The issue is that, like many corporates, academic institutes have also implemented their IT in silos. Labs are set up as special cases around a given course, or application. Colleges thus find (like many corporates) that they have underutilized infrastructure, and because each pool is tailored to a given task, inadequate resources for all tasks. What is needed is one common pool of resources (servers, storage and networking) that is adequate to meet the concurrent demand for a given set of students as needed, and flexible enough to quickly change between “workloads” (in this case the lab for each course). A Cloud deployment provides this through virtualization, standardization and self-service. Let us look at this briefly.
To create this common pool of resources, college “IT departments” need to adopt virtualization wholeheartedly. What this allows is to conglomeration of existing IT resources with newer resources as they are procured. Virtualization releases basic elements from their physical packaging – basic cores of compute become available across machines, basic banks of memory become available across servers, basic ports of networking across switches and basic bytes of storage across disks. Virtualization (management) even allows a single view of physical resources across “boxes”.
To make this consolidated infrastructure usable by students, it is important to provide “packages” appropriate to the task students are engaging with. The packages should be set up appropriate to the stage in building the “application”; so, for example when students are setting up physical infrastructure, they think in terms of the appropriate “packages” of infrastructure (given a task, what is the appropriate amount of compute, memory, storage and networking to package); when setting up “packages” of middleware, they should think through the appropriate packages to host applications, to consider how the middleware should be set up to allow for scalability and availability, among other issues; and to think through delivery mechanisms when offering a web service (a web based software application).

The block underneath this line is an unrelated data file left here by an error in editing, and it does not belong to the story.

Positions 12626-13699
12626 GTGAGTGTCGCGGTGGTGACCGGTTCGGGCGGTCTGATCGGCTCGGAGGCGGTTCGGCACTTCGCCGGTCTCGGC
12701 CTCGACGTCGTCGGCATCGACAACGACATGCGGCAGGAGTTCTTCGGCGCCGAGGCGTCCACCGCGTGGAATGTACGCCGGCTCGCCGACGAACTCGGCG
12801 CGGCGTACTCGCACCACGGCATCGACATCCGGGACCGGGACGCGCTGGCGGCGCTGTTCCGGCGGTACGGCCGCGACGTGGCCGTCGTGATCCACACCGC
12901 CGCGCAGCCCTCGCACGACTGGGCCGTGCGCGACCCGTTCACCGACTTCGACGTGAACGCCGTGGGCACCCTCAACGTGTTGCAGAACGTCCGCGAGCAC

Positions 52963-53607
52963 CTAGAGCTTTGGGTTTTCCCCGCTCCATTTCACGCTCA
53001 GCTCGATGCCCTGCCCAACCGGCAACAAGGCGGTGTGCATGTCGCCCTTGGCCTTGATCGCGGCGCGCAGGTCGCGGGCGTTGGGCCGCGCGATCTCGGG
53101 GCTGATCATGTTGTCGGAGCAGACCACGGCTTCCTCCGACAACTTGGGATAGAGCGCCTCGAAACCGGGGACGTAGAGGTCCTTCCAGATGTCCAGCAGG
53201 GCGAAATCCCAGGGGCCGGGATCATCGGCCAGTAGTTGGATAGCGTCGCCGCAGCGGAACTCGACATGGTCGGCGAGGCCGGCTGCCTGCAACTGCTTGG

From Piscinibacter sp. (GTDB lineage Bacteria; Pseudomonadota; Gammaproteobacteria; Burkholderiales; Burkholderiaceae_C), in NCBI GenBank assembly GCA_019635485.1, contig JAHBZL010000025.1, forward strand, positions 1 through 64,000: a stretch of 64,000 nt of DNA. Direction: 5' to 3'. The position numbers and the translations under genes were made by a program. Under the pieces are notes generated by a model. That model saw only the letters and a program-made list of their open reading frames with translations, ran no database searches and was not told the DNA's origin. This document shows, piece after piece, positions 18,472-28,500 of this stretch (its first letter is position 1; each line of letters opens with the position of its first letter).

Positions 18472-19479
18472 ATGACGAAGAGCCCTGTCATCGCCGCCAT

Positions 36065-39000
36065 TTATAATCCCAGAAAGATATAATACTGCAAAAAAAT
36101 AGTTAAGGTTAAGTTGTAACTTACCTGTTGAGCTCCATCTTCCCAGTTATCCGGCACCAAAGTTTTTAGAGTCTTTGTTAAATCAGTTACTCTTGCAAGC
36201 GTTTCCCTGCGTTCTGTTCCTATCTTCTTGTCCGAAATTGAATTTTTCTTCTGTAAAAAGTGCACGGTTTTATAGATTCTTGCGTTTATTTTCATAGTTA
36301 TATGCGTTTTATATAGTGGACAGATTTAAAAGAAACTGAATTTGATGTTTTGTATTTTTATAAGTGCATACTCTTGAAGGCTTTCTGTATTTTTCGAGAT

To provide these “features”, a cloud management layer of software is required over the basic virtualized infrastructure. This not only enables management, administration and configuration of the virtualized resources, but also provides a self-service interface through which the created packages can be accessed and used by students.
Students are already familiar with what cloud computing looks like – thanks to their use of cloud services in social networking, email and online gaming. Understanding what goes into building a service of this sort, potentially not only motivates them, but also gives them experience with the actual tasks involved in being a cloud computing professional. And if this is done alongside the learning in theory, it provides a continuous thread around which each student can understand this exciting new field.
A paradigm shift like Cloud Computing is best understood by doing. Students should learn cloud computing by engaging in the process of setting up the pieces of a cloud infrastructure layer by layer, grappling with the issues at each level, keeping in mind the final aim of hosting a web application.